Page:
Hopefully you’ve read our previous post on pest management in propagation. Now it’s time to cover poinsettia IPM during early production.
This post will cover the first signs of root rots, as well as whitefly and Lewis mite monitoring and management. As healthy plants are better able to defend themselves from pests and diseases, we’ll also give a quick nutrient refresher.
(Note: For all pests, click the link in the title for more helpful information!).
Here’s what you should be doing in August/September:
Monitoring for Root rots:
Early August is when you might start seeing the beginning of root rot issues in plug trays or at potting up (especially Pythium, but also Rhizocontina, Phytophthora and even Fusarium). Although these won’t kill the rooted cutting outright, these diseases will proceed slowly and potentially cause large die-offs mid Fall. So make sure you’re regularly inspecting plants to determine if you should treat now, to head off problems later.
Evidence of root rots include:
- Poor rooting
- Stunted growth
- Discoloured (black or brow) roots
- Loss of lower leaves
- Cankers on stems.
If you see these, then get the disease identified by the Guelph Lab Services so you can apply the appropriate chemical fungicide in propagation to help knock it back. Follow this with an application of an appropriate microbial fungicide like (like Actinovate, PreStop, Rootshield Plus, Taegro or Trianum; check the label) to boost root growth and continue to fight disease in susceptible cuttings. Continue applications of microbial fungicides at potting, to support the plants as long as possible.
Monitoring for Whitefly:
Given that bios need time to work, and pesticide applications should be delayed at least 2 whitefly life cycles (ca. 6 weeks) after cutting receipt to avoid resistance issues, scouting for whitefly should start in earnest in August.
The following technique is quick, but gives you a sense of the whitefly pressure across your whole farm, including in different varieties:
- To save time/effort, record presence/absence of whitefly per plant only to get a percent infestation rate week by week.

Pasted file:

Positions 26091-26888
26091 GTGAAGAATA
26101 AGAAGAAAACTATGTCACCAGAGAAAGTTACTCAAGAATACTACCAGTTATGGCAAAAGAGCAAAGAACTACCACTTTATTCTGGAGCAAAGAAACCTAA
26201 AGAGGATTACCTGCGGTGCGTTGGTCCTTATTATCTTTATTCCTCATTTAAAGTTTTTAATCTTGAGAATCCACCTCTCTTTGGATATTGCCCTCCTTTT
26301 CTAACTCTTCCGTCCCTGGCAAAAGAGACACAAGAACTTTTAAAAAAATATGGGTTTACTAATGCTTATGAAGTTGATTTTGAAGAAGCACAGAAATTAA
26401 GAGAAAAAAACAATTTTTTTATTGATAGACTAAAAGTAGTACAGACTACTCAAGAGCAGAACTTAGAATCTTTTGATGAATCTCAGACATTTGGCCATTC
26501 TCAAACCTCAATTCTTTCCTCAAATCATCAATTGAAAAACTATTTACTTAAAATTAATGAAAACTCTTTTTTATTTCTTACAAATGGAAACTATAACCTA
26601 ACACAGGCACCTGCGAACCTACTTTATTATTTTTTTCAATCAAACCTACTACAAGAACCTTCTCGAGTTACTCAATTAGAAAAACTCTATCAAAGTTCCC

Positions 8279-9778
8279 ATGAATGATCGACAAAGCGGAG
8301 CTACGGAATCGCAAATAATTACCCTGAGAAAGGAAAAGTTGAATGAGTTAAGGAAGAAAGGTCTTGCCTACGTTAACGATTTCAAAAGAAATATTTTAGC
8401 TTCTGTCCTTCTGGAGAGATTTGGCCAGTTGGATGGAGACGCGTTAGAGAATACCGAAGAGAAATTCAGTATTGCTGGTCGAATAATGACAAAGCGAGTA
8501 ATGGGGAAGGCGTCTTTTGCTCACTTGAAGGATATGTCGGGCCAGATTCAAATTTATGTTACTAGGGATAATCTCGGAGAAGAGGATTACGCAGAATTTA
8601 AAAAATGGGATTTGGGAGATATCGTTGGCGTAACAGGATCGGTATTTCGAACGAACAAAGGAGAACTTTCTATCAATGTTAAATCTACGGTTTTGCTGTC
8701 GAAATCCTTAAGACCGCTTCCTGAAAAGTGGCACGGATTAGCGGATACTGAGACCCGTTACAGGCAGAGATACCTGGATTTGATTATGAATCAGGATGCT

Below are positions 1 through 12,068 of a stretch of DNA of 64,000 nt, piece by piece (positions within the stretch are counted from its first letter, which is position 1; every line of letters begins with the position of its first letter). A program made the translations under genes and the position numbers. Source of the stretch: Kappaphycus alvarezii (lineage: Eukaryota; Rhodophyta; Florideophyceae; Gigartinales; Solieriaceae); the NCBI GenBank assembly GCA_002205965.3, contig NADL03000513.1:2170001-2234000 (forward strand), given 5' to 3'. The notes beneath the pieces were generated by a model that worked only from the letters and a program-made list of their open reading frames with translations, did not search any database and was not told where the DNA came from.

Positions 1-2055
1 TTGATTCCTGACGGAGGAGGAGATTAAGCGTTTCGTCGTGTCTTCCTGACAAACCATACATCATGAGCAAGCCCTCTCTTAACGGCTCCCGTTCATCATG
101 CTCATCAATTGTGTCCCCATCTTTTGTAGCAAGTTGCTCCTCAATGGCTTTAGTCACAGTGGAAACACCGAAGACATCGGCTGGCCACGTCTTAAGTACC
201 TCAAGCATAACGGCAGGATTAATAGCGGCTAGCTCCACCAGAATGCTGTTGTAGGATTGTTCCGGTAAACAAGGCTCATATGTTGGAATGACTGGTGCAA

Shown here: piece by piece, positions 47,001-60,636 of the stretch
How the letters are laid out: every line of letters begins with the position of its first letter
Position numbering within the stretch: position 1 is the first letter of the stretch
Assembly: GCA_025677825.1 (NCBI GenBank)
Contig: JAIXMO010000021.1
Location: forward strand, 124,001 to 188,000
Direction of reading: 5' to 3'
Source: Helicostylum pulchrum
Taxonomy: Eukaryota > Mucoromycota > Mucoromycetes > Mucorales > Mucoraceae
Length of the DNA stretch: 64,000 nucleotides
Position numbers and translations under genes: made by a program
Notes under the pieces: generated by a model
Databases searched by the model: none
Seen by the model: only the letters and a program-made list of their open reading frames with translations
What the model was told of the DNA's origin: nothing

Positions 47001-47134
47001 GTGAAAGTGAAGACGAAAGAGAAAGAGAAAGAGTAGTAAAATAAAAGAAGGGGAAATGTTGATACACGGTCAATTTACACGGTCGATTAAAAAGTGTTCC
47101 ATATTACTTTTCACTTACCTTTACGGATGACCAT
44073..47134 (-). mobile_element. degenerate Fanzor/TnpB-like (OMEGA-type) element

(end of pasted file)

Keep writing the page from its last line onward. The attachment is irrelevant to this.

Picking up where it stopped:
- To do this, pick up 15-20 plants per bench on at least 50% of the benches in your compartment. This may sound like a lot, but the process goes quickly.
- A good rule of thumb is to make sure you sample 100 pots total.
- Hold them above your head or in a way so you can see the undersides of as many leaves as possible and score the whole plant as “With Whitefly” or “No Whitefly”. This includes sightings of ANY whitefly life stage (nymphs, pupae or adults; you’re unlikely to notice eggs without a hand lens).
- Plants with “very high” whitefly numbers should be noted (and flagged), as should the variety, as these can attract whitefly differently.
- Every week, add up the number of plants that had whitefly on them and divide this by the total number of plants you sampled (or do this by variety). Then multiply that number by 100 to get the % infested plants.
- For example, if I sampled 20 plants per bench in a compartment with 30 benches, and found a total of 55 plants with whitefly, then my % infestation rate would be: (55/(20×30))x100 = 9.1%.
- Check out this post on how to use this number to make pest management decisions based on crop stage: https://onfloriculture.com/2021/09/01/the-whitefly-tipping-pointand-testing-pesticides-in-poinsettia/
If you want to see a video on monitoring in poinsettia, here’s an excellent one from the Vineland Research and Innovation Centre and Agriculture and Agri-Food Canada.
Starting Whitefly Control:
By now, your Bemisia biocontrol program should be planned out, with natural enemies added either in propagation or about to be added at potting. But if you’re a little behind, or need a refresher, check out these resources:
This video from Vineland and AFFC is a quick guide to the basics of Bemisia IPM in poinsettia:
But if you need more in depth information, check out this video from the Greenhouse IPM 101 Course (run by OMAFRA and EcoHabitat Agriservices) starting at the 24 minute mark:
Monitoring for Lewis mite:
Although Lewis mite come in on cuttings, they are impossible to notice at low densities in June/July. Preventative predatory mite applications are possible (see here), as is a single application of a miticide on cuttings (e.g. Forbid (spiromesifen), Floramite (bifenzate), or FujiMite (fenpyroximate)). But, pesticide use early in the crop runs the risk of interfering with your whitefly bio program.
As Lewis mite only seems to be an issue in random years, the better option is to regularly walk the crop, looking for the characteristic stippling symptoms, to figure out if you have it. Mite populations build up enough to show damage as early as August, so it’s a good idea to start now. If you don’t see anything by October, you should be good.
Keep an Eye on Your Nutrient Levels:
Common deficiencies are more likely to appear in mid-fall, but to head them off, it’s important to keep track of your E.C. and pH levels starting in August.
For best results, maintain a feed E.C. between 1.0 and 2.5. Higher E.C. values will allow salts to accumulate, which will inhibit nutrient uptake. High E.C. can also cause young roots to burn – which provides an entry point for root rot problems. An optimal pH is in the range of 5.8-6.2. A pH greater than 6.5 will stunt growth, and iron deficiencies will eventually occur. Also remember that an unhealthy, stressed plant is more likely to succumb to pest and disease issues.
Bi-weekly testing of these indicators and keeping good fertility and spray records can help you to understand what type of corrective action to take if a problem arises. More descriptions of specific nutrient deficiencies in poinsettia can be found here , here, here and here.
Ok, that’s all I’ve got until mid September! Unitl then, you also might want to check out a previous post on other production tips from 2021 that’s still highly relevant!